Ongoing increases in policy rates will be appropriate for a stance of monetary policy sufficiently restrictive to return inflation to 2% over time. The Fed does not have a scientific way to decide whether inflation is entrenched. In determining the pace of future increases in policy rates, the cumulative tightening of monetary policy, the lagged impacts on economic activity and inflation and economic and financial developments would be considered (However, there are no benchmarks to assess these). Policy overtightening can be corrected easily by loosening. However, if the policy is too dovish, inflation will be embedded. Therefore, it is important to move expeditiously. The discussion on smaller rate hikes will come at the December meeting. The Fed thinks of positive real interest rates across the yield curve. The terminal policy rate will be higher than initially envisaged (Market forecasts have increased from 3.0%-3.5% in April to 5.0%-6.0% immediately after yesterday’s policy communication) The economy has slowed significantly from last year’s rapid pace. Real GDP rose at 2.6% last quarter while modest growth of spending and production is seen this quarter.  Growth in consumer spending has slowed from last year’s rapid pace due to lower real disposable income and tighter financial conditions. However, demand remains strong due to job gains and household savings. Despite the slowdown in growth of the economy, the labor market remains extremely tight, with the unemployment rate at a 50-year low (3.5% in September), job vacancies still very high and wage growth elevated. It is necessary to raise unemployment to get the demand down (In fact unemployment has fallen from 4% in January to 3.5% at present, despite the faster monetary tightening). Financial conditions have tightened significantly and the effects on demand in the most interest-rate-sensitive sectors of the economy such as housing are observed. The Fed does not have tools to directly affect prices such as energy prices but it tools will affect interest-rate sensitive demand sectors and help resolve demand and supply imbalances. Soft landing is still possible, but the window has narrowed.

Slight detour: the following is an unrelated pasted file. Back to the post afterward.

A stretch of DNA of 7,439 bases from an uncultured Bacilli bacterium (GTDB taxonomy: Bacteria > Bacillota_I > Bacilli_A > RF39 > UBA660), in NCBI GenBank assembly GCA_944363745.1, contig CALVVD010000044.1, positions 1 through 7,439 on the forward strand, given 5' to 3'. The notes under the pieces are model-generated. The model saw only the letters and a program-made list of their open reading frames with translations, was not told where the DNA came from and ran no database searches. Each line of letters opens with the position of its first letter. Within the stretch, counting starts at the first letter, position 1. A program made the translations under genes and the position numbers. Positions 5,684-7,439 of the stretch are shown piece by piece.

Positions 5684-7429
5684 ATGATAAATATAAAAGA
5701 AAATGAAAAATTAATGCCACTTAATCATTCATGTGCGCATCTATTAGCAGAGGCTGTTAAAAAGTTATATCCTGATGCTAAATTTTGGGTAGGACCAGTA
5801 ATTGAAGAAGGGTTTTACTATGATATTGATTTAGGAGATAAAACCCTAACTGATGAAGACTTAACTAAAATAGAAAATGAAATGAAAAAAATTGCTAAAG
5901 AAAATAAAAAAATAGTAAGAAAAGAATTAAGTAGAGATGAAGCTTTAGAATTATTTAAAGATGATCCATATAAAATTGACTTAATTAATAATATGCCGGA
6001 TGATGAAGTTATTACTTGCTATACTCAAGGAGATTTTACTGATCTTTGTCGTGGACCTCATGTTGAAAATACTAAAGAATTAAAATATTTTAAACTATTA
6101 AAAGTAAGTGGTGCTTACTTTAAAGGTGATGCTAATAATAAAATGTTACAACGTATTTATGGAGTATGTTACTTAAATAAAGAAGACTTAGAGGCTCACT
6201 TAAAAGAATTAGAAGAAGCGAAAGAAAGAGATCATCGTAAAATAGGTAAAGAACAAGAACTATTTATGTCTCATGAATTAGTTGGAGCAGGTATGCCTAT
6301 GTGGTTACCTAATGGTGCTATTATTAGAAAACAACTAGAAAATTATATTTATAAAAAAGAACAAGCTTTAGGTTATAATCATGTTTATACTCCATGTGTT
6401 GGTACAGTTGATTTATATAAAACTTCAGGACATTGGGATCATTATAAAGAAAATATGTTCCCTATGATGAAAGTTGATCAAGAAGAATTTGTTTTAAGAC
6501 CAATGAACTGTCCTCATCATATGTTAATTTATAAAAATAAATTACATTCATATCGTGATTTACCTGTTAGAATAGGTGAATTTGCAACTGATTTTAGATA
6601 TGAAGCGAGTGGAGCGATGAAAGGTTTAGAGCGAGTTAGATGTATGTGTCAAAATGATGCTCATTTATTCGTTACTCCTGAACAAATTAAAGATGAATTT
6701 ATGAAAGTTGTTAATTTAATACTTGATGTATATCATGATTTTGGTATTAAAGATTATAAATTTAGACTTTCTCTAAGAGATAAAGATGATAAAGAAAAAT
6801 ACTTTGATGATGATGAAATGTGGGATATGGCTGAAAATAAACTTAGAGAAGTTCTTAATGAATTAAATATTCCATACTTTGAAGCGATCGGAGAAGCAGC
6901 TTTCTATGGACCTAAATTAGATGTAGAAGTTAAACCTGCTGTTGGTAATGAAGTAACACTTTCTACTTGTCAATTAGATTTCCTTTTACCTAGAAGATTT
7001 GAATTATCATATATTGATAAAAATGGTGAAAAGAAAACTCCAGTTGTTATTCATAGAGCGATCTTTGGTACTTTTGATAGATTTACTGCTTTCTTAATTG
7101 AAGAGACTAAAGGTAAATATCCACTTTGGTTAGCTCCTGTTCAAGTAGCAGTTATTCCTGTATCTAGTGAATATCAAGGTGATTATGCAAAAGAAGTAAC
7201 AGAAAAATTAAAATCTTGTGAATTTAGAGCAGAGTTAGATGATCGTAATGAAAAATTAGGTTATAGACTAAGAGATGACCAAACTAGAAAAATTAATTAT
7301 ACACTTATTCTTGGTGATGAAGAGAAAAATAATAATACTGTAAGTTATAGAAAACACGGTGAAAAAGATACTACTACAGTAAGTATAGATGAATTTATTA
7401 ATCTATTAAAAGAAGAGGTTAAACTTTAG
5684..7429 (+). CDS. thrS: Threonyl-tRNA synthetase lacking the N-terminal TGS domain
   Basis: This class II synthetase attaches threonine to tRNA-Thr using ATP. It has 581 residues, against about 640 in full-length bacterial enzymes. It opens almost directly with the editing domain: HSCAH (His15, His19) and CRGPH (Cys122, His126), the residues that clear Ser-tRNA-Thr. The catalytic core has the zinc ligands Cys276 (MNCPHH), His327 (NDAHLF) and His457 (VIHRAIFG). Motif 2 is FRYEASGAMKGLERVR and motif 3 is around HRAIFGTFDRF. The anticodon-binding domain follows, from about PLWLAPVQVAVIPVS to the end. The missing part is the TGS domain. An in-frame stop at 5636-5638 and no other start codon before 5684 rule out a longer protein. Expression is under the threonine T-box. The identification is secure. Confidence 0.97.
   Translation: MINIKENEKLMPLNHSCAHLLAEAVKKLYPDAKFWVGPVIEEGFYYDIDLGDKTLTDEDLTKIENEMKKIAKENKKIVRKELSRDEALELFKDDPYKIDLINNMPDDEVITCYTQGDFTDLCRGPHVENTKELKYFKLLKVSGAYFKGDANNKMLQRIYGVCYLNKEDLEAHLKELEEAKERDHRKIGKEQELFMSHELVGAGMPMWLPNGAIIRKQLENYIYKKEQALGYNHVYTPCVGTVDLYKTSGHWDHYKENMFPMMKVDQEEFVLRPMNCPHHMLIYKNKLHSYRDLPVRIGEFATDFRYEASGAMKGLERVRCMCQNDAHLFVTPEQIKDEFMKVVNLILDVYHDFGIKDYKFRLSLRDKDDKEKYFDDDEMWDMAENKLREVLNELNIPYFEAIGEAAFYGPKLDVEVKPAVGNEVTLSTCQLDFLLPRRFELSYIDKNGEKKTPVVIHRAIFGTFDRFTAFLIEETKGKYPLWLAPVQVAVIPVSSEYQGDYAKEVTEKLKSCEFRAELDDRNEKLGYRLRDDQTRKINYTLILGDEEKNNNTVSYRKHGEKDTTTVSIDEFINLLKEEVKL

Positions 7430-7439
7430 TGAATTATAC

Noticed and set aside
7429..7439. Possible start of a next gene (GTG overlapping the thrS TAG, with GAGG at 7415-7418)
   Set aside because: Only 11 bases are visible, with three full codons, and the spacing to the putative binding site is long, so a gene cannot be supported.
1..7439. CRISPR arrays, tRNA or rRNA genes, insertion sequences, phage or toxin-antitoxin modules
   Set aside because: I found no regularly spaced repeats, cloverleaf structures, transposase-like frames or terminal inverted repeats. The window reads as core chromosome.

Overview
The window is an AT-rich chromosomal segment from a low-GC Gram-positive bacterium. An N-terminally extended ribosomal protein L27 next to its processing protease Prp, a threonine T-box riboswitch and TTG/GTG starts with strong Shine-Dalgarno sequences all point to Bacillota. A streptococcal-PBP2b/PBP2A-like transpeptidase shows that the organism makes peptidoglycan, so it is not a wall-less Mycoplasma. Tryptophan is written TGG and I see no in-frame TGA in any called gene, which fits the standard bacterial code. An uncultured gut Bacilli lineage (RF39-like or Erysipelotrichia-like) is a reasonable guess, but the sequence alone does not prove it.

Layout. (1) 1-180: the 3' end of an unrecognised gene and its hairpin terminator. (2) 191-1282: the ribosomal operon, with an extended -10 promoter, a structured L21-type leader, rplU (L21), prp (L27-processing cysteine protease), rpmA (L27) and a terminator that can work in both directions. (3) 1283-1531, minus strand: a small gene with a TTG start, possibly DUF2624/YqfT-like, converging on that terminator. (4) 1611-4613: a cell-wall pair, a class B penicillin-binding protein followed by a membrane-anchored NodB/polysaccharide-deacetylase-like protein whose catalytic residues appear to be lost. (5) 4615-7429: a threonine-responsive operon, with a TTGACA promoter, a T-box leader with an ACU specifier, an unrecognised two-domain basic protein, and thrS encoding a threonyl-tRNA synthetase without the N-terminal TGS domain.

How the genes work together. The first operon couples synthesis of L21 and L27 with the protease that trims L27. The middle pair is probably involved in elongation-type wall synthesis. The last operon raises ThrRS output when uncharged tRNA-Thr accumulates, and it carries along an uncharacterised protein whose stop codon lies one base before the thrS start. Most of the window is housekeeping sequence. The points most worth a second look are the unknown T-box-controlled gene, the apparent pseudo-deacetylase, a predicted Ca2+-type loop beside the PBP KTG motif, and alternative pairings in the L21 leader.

Overall, given the persistence of high inflationary pressures envisaged across the world and strong economy, strong demand and tight labour market with unemployment at a 50-year low in the US, markets are observed to be pricing another rate hike of 75 bps in the Fed’s December meeting, despite inflation seems to have peaked.